"The pragmatic answer is just to be honest with them and acknowledge and validate how they're feeling ... while still telling them that, frankly, if they don't do what they do ... the George Washington doesn't have another 25 years of life to defend this nation," Smith told Congress.

After reported on the string of suicides in the last 10 months, citing sailor recollections of an announcement by the ship's commander, the Navy initially confirmed only a series of deaths, not suicides. Subsequently, was able to confirm five suicides in that time period, while the Navy has now acknowledged four. has confirmed an additional, previously unreported, suicide. A sailor who had been assigned to the ship but was undergoing training elsewhere took his own life in February.

When Rep. Tony Gonzales, R-Texas, a former enlisted sailor himself, asked why it took the suicides for the Navy to find sailors "habitable housing," Smith pushed back on that as the cause.

"The actions of the crew and the horrible circumstance of suicide did not wake someone to the problem to make them say, 'Now we need to move people off board,'" Smith said.

He also noted that "about 184" sailors have chosen to keep living aboard the ship.

"I have suffered through conditions on ships because I would rather not deal with a longer commute," Smith added, seemingly suggesting that these remaining sailors may have felt the same way.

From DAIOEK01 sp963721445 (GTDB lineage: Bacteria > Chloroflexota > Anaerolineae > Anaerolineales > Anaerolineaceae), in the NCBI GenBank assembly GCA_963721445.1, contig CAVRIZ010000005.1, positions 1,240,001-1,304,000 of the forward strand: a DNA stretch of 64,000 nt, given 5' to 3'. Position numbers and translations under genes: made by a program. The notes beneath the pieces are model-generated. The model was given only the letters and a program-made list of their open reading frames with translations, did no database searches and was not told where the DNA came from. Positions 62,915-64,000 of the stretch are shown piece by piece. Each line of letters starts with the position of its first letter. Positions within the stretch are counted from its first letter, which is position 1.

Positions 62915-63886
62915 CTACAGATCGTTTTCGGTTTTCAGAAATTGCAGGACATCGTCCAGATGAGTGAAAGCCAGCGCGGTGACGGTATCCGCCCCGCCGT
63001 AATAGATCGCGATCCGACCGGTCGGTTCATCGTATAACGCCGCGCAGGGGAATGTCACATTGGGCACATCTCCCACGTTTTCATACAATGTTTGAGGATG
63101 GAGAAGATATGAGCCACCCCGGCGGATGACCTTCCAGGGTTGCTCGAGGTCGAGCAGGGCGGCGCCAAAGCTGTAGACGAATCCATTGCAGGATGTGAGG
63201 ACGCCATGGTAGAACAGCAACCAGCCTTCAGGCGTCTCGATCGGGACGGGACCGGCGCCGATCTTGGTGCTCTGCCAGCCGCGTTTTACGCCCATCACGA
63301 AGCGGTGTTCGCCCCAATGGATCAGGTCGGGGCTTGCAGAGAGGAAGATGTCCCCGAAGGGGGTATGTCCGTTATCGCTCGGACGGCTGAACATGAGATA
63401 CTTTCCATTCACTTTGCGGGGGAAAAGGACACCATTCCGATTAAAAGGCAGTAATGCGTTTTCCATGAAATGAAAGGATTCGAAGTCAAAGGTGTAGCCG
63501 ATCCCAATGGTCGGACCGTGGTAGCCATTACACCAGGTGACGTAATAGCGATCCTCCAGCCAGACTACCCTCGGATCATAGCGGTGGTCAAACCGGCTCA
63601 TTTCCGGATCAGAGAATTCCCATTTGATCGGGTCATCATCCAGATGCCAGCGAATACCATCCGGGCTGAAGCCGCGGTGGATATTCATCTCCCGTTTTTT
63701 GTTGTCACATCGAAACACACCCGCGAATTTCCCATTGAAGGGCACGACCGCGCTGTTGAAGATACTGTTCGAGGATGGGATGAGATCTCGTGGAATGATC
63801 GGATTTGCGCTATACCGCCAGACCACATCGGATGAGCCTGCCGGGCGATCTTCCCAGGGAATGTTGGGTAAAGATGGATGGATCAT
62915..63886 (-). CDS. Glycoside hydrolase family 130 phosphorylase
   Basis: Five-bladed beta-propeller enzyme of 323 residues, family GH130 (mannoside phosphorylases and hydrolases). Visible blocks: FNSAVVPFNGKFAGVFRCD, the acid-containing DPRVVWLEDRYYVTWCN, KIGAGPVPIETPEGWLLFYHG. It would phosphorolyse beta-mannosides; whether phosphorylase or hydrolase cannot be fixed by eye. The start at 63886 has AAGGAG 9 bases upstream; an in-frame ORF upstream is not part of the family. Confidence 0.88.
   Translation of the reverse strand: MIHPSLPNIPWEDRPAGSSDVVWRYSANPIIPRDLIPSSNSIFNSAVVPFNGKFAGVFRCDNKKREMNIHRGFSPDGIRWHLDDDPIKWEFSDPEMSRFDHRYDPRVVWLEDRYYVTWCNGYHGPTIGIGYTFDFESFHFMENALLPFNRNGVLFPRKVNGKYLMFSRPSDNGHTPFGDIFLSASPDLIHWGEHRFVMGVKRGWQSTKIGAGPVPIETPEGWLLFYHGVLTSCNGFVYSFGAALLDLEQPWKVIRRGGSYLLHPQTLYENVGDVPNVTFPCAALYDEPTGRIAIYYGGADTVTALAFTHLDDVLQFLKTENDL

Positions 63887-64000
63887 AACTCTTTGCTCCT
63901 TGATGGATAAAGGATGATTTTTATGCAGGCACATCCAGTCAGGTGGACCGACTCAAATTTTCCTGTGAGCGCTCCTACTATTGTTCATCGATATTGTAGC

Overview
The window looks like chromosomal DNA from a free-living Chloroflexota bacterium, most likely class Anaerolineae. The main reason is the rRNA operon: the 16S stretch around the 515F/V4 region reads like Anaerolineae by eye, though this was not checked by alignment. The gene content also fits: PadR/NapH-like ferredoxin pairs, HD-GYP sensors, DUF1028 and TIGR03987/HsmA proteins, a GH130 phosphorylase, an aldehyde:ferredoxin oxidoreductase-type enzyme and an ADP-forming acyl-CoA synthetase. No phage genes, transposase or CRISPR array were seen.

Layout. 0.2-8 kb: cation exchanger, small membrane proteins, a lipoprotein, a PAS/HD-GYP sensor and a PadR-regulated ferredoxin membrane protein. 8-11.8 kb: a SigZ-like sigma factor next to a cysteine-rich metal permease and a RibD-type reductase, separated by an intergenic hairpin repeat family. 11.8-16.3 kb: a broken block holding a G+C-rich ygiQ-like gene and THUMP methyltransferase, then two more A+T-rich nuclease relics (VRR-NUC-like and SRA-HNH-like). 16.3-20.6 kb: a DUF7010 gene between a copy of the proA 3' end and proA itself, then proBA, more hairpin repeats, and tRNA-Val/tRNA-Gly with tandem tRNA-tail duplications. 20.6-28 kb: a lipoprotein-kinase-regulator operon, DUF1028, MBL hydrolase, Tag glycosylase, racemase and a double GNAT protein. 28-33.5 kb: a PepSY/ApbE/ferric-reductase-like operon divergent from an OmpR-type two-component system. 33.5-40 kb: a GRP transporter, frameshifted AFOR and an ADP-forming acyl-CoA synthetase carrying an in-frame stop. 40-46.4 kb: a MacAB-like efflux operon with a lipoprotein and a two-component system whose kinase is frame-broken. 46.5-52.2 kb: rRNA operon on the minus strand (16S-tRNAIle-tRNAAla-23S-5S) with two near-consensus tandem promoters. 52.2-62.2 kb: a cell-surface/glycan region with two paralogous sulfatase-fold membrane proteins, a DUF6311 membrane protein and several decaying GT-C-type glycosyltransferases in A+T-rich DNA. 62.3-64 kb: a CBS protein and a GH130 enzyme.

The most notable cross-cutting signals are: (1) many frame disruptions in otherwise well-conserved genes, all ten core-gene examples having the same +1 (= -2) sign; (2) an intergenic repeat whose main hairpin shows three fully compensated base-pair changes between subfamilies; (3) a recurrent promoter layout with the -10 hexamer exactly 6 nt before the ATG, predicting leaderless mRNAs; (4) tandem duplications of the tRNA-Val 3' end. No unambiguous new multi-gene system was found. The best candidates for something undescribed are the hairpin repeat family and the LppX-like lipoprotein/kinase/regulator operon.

The chair of the subcommittee, Rep. Debbie Wasserman Schultz, D-Fla., told the officials testifying that "the quality of life of our service members should be a high priority," before adding that "toys, for lack of a better term, should not be a higher priority than making sure [of the] quality of where our troops live."

Smith also hinted at the fact that, ultimately, ships will win out over sailors when he noted that what Wasserman Schultz called "toys" were actually "things we use to fight. ... A Navy can't fight without a ship, or an aircraft or submarine," before conceding that he "would probably make different puts and takes to make sure that I had the shore facilities."

When asked the Navy in March whether any of the planned expenditures were specifically aimed at sailors, a spokeswoman highlighted two planned barracks in Japan for Marines and a child development center in San Diego.

Berger and other Navy leaders, however, did testify that the service's Shipyard Infrastructure Optimization Program's (SIOP) -- part of that naval shipyards budget line -- "is important for our people and our quality of life because this is how we will make sure that they are equipped to succeed in terms of mission."

Vice Adm. Ricky Williamson, deputy chief of naval operations for Fleet Readiness and Logistics, told the subcommittee that the Navy is looking at the conditions at the Newport News shipyard, the location of the George Washington, to determine "what is necessary to accommodate two ships [undergoing work] going forward -- not only for the maintenance of the ship but also the maintenance of the sailor."

"Our chief petty officers, our senior NCOs, need to do more to lean in and be that first care provider, to be that first compassionate shoulder that says what's going on," Smith said.

In contrast, the Marine Corps' top enlisted leader, Sergeant Major of the Marine Corps Troy Black, testified that "one of the top reasons that Marines leave our service is due to the poor living conditions."

"We must continue to seek resources in order to improve those conditions," Black said.

-- Konstantin Toropin can be reached at Follow him on Twitter @ktoropin.

Related: Junior Sailors Scrambling for a Place to Live After the Navy Shutters Its Barracks at Key West